I am a Research Associate with the Ginzton Laboratory at Stanford University, where I seek to enable new energy and information technologies that harness light and heat using nanoscale optical and photonic devices. By investigating a mechanism known as radiative or sky cooling, and using my background in photonics and heat transfer, I have developed fundamentally new ways of harnessing a ubiquitous and renewable source of energy that remains largely unexploited: the cold of the universe. This has yielded breakthroughs that I am now developing into prototype systems for cooling, refrigeration and beyond. It also remains a core component of my research agenda, with the scope to improve the efficiency of any energy conversion or generation process here on Earth.
More broadly, I am interested in how light and heat can be controlled and better used to enable new technological possibilities for next-generation approaches to energy, information processing, sensing, displays and communication systems. My published research and interests thus span a range of topics, including nanophotonics, photovoltaics, plasmonic structures, metamaterials, and thermal photonics. Developments in these fields have allowed us to control electromagnetic fields in new and extraordinary ways that we’ve just scratched the surface on. They are thus vital and important frontiers of scientific inquiry with the potential for near-term impact in how we deal with a remarkably broad array of sectors in our economy.
I was recently selected as one of MIT Technology Review’s Innovators Under 35 (TR35). For more information about my research projects, please see my publications page and my Google Scholar profile. I can be reached by email at: <myfirstname> at stanford dot edu.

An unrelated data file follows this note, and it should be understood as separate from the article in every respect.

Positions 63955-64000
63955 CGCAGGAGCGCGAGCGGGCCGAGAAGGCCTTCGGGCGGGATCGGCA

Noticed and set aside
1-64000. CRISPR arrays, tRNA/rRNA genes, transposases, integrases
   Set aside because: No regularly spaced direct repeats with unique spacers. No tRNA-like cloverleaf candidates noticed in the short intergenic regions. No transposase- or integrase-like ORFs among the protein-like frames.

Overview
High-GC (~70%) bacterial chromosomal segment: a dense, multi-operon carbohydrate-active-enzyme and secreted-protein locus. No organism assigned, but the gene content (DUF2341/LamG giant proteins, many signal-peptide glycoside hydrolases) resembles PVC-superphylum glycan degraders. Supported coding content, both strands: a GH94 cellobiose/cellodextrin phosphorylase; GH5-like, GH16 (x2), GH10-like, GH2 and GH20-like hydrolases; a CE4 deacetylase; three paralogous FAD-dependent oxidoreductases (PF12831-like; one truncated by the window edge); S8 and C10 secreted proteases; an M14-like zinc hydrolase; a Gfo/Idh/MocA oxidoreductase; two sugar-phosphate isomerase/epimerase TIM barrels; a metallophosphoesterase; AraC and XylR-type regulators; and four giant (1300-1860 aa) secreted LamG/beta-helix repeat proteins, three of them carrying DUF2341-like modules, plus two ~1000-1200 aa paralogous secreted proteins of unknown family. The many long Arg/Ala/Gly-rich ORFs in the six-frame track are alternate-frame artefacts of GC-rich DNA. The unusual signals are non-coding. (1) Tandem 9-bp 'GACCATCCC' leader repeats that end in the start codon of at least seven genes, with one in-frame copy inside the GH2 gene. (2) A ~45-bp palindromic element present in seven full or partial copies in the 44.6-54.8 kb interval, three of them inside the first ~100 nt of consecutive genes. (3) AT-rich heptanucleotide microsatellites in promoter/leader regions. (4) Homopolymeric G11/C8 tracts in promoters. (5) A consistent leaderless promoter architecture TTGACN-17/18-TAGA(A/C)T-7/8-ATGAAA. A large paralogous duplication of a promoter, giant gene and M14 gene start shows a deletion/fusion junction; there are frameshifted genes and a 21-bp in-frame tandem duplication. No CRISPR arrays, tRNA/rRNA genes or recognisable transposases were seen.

An important recent development in our work on radiative cooling was published in Nature late last year. As a first step to harnessing this resource, we demonstrated that sub-ambient radiative cooling to the sky can — counterintuitively — be achieved during the day, even under direct sunlight. Funded by an award from the U.S. Department of Energy’s Advanced Research Projects Agency (ARPA-E), our team is now working to both scale and integrate this technology to improve the efficiency and capabilities of conventional cooling and air-conditioning systems. For a high-level summary you can hear a Nature podcast interview with me and read the official Stanford news release. Other media coverage includes The Economist, CNN, The Guardian, IEEE Spectrum, MIT Technology Review, Ars Technica, Stanford Report, and Christian Science Monitor.
M.S., Ph.D., Applied Physics, Stanford University, 2013
M.S., Computer Science, Harvard University, 2006
A.B. cum laude, Physics and Astronomy & Astrophysics, Harvard University, 2006
Recent Invited Talks:
1. 20th Microoptics Conference (MOC 2015), Fukuoka, Japan, 10/2015
2. SPIE Optics+Photonics, San Diego, CA, 8/2015
3. META 2015 (6th International Conference on Metamaterials, Photonic Crystals and Plasmonics), New York, 8/2015
4. PIERS 2015 (Progress in Electromagnetics Research Symposium), Prague, Czech Republic, 7/2015
5. Light Management in Photovoltaics (LMPV) Symposium, AMOLF, Amsterdam, Netherlands, 6/2015
6. Cool Roof Rating Council, Annual Meeting, Las Vegas, NV, 6/2015
7. University of Minnesota, Department of Electrical Engineering Colloquium (Wilson Lecture), Minneapolis, MN, 4/2015
8. Materials Research Society (MRS), Spring Meeting, San Francisco, CA, 4/2015